You’ll also want to consider your charging cable. For anything larger than a smartphone (and to access fast-charging capabilities) you’ll want to use USB-C ports and cables. But not all cables are created equal, even when they have the same USB-C plugs on the end. If you want power delivery from a 100W USB-C power bank port, you’ll need a 100W-rated USB-C cable. Luckily, power banks capable of delivering 100W tend to include a compatible cable. For any devices that don’t, we’ve tried and liked Anker’s 100W USB-C cable. For smaller devices, we used this 60W cable from Nimble and we don’t recommend bothering with cables under 60W. For around $20, higher-capacity charging cables will make sure you’re not wasting time with connections that limit your potential power transfer.

For the most part, these rechargeable batteries have a squared-off, brick-like design, though many nod towards aesthetics with attractive finishes and detailing. While that doesn’t affect how they perform, it’s a consideration for something you’ll interact with regularly. Some portable power stations include extra features like MagSafe compatibility, a built-in wall plug or even a kickstand. Nearly all have some sort of indicator to let you know how much available charge your power bank has left, usually expressed with lighted pips near the power button. Some of the newer banks take that a step further with an LED display indicating remaining battery percentage.

Before we even put our hands on a battery pack, we did extensive research. We considered brands Engadget reviewers and staff have tried over the years and we checked out customer ratings on retail sites like Amazon and Best Buy. Then we get our hanHere’s the full list of power banks we’ve tested, which range from small wireless banks to large, multi-device batteries.

an assortment of power banks sit on a wooden table
Amy Skorheim for Engadget


Low capacity (≤10,000mAh)

Mid capacity (10,001 – 20,000mAh)

High capacity (20,001mAh+)

We’re continuously updating this guide as companies release new products and we test them. We remove some products as we find picks that are more worthy of the best portable charger designation. We also add updated specs and prices where necessary. For testing, I used each battery with some combination of an iPhone 15, an iPhone 14 Plus, an iPhone 11, a Samsung Galaxy S22 Ultra, a Galaxy S23 Ultra, a 5th-gen iPad Air and an M1 Pro 16-inch MacBook Pro. I charged one phone battery at a time, even though some packs are capable of multiple-device charging. I charged the phones and tablets from between zero and five percent until they were 100 percent full (or until the power bank was dead), and didn’t use the phones or tablets while they charged other than to power them on and enter the unlock code. In the case of the MacBook, I used it while it was charging (it’s my work computer).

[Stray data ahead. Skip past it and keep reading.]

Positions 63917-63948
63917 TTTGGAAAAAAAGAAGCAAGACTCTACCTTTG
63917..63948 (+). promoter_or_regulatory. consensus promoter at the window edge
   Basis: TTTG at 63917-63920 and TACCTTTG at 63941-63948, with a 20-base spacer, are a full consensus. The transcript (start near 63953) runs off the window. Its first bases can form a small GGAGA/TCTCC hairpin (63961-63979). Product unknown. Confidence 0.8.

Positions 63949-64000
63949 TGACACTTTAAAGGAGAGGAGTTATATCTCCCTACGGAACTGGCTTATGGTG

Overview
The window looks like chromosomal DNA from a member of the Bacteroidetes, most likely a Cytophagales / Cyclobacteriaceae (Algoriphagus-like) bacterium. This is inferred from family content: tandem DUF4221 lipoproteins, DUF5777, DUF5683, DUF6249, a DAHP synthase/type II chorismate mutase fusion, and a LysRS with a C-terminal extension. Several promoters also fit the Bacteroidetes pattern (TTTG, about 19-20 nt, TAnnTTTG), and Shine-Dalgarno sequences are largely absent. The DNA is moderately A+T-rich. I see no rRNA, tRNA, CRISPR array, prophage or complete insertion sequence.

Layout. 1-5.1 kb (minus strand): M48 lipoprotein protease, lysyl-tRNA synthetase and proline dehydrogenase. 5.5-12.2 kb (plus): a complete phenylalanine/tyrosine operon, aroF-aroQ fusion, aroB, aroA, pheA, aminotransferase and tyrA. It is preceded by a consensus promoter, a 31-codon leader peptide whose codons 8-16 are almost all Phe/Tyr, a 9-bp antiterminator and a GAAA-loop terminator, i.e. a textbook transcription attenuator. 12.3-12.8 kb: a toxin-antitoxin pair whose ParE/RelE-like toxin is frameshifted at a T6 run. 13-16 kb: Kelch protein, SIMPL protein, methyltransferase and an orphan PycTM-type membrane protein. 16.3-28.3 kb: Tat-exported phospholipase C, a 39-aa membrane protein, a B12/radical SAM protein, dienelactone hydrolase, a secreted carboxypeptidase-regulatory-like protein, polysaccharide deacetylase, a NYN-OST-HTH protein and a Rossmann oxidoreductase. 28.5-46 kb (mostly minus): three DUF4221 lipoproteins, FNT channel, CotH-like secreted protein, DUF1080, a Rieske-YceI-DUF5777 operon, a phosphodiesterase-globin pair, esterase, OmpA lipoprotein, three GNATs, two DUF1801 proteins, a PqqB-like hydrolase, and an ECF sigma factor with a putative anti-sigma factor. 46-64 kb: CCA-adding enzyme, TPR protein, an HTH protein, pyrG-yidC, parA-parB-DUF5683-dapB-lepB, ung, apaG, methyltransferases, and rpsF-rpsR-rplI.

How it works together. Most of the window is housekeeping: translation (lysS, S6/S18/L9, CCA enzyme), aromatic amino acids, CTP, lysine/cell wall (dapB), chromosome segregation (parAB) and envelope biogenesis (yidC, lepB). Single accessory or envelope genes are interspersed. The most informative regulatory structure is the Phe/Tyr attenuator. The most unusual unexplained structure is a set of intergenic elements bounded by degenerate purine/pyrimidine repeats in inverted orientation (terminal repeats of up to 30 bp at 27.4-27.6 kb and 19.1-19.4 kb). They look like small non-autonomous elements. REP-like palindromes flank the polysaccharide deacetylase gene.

I used the charging cable included with each power bank to charge the Galaxy S22 Ultra, MacBook Pro and the iPad Air. For the iPhones, I used the USB-C to Lighting cable that Apple provides. In the case of the lower-capacity power banks that didn’t include a cord or included one with USB-C to USB-A connectors, I used this 60W-rated USB-C to USB-C cable.

For reference, here are the battery capacities of each device we used for testing:

I noted the times for each charge and the number of charges each bank provided. I also paid attention to things like ease of use and overall design.

The Blade 2 from Baseus has a unique, flat shape that’s just a little wider than an ereader — which may make it easier to slip into a low profile laptop bag. It charged a Samsung Galaxy S23 Ultra considerably faster than any other battery bank we tried, getting it from four percent to full in just over an hour. It then filled the phone back to 62 percent from dead on a second charge in about a half an hour. But $100 is a lot for a standard power bank that holds fewer than two full charges. But if you can find the Blade 2 on sale, snap it up.

Anker’s 6.6k MagGo is pretty similar to our top pick for a MagSafe-compatible battery pack. It supports the Qi2 charging standard and props up your iPhone so you can use it or enable StandBy mode while powering up. This one even lets you set the viewing angle from 30 to 65 degrees. It was speedy in getting an iPhone 15 up to 50 percent in about 40 minutes. But for the added bulk, it doesn’t have as much capacity as the 10K MagGo, holding just enough juice for a single full charge plus about 5 percent. But it is $20 cheaper, which may be key for some.

A slew of terms are used to describe power banks, including portable batteries, portable chargers, external battery packs and even, somewhat confusingly, USB chargers, which is what wall chargers are often called. They all mean the same thing: a lithium ion battery that stores a charge so you can refill a smartphone, tablet, earbuds, console controller, ereader, laptop, or just about any other device with its own built-in, rechargeable battery. 

There’s little difference between the terms, so the specs you’ll want to pay attention to are capacity (expressed in mAh), size and weight so you can find the right balance between recharging what you need and portability.

Power stations, on the other hand, are distinct. These are bigger units (often around the size of a car battery) that can be used to charge multiple devices multiple times, but notably, they can’t be taken on airplanes.

This article originally appeared on Engadget at